Purpose: To determine (1) whether physicians agree with recommendations for home and school drug screening, (2) under what circumstances physicians recommend urine drug tests for adolescents, and (3) how physicians manage adolescent patients with positive results. Few clinical practice guidelines have been published on urine drug testing of adolescents, and it is not known when physicians recommend this procedure or how they manage positive results.
Methods: Multi-modal survey of a nationally representative sample of physicians conducted April-July 2004. We computed simple frequencies and used backwards selection logistical regression to determine if there were differences in agreement or practices among physicians from different specialties (pediatrics, family medicine, adolescent medicine) or by demographic factors (physician age, gender, practice type or location).
Results: A total of 359 physicians (43% after eliminating ineligibles) completed the survey. Thirty-eight percent would recommend a drug test if were required to return to school, 41% if a parent was concerned, and 46% based on history (without a parent's concern). Forty-eight percent of physicians would share a positive drug test result with parents. A large majority (83%) disagreed with high school drug testing programs.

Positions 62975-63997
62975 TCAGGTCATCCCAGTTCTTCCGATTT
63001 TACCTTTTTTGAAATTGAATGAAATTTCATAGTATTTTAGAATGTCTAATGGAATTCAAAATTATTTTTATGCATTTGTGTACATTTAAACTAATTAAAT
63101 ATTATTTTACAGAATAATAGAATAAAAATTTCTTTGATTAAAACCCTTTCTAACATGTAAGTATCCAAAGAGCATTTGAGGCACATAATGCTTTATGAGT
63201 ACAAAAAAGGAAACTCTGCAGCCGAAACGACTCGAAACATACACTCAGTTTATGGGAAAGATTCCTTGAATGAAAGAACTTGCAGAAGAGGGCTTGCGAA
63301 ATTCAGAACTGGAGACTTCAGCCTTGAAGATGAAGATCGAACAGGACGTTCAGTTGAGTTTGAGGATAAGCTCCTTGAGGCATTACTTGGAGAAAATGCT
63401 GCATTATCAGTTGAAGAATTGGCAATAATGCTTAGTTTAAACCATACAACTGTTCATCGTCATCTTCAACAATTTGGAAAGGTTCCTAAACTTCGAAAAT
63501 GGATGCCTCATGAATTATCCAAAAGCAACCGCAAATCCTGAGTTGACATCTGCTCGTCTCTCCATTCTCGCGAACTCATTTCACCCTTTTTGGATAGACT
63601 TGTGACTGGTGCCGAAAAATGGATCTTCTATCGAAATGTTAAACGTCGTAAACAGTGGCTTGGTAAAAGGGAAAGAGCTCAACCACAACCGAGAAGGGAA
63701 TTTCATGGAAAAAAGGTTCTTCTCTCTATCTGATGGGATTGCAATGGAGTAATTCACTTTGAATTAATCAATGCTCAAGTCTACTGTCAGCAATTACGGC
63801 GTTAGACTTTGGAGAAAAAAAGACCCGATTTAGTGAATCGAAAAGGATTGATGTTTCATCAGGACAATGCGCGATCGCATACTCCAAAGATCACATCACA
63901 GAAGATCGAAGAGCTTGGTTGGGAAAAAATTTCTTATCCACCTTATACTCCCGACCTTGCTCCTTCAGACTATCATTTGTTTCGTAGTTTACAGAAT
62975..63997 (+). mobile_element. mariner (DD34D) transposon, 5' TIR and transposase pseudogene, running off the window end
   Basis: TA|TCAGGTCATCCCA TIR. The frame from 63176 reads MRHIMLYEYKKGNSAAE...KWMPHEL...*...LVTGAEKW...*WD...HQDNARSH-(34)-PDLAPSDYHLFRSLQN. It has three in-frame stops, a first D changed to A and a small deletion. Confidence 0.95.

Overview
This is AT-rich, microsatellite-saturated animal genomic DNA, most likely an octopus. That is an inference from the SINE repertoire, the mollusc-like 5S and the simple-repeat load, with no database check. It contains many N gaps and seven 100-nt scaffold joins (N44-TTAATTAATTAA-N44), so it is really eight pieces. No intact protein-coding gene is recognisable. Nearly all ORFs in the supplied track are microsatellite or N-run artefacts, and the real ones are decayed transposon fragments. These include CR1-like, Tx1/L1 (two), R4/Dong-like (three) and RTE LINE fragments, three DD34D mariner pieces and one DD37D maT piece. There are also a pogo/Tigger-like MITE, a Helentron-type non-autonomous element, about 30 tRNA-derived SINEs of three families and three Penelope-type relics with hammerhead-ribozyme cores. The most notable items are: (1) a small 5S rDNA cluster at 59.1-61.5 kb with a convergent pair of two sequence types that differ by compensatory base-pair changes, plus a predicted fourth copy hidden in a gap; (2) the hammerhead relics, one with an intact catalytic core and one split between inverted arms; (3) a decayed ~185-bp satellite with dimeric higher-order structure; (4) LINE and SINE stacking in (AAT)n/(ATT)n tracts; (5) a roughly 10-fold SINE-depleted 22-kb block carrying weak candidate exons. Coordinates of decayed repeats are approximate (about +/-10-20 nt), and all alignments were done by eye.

Conclusions: There is little consensus among physicians regarding the indications for drug testing in the general medical clinic. However, most disagree with school drug testing programs. There is little consistency among physicians in how to proceed when a urine drug test is positive. Professional organizations should consider publishing clinical practice guidelines in order to assist physicians in using this procedure effectively.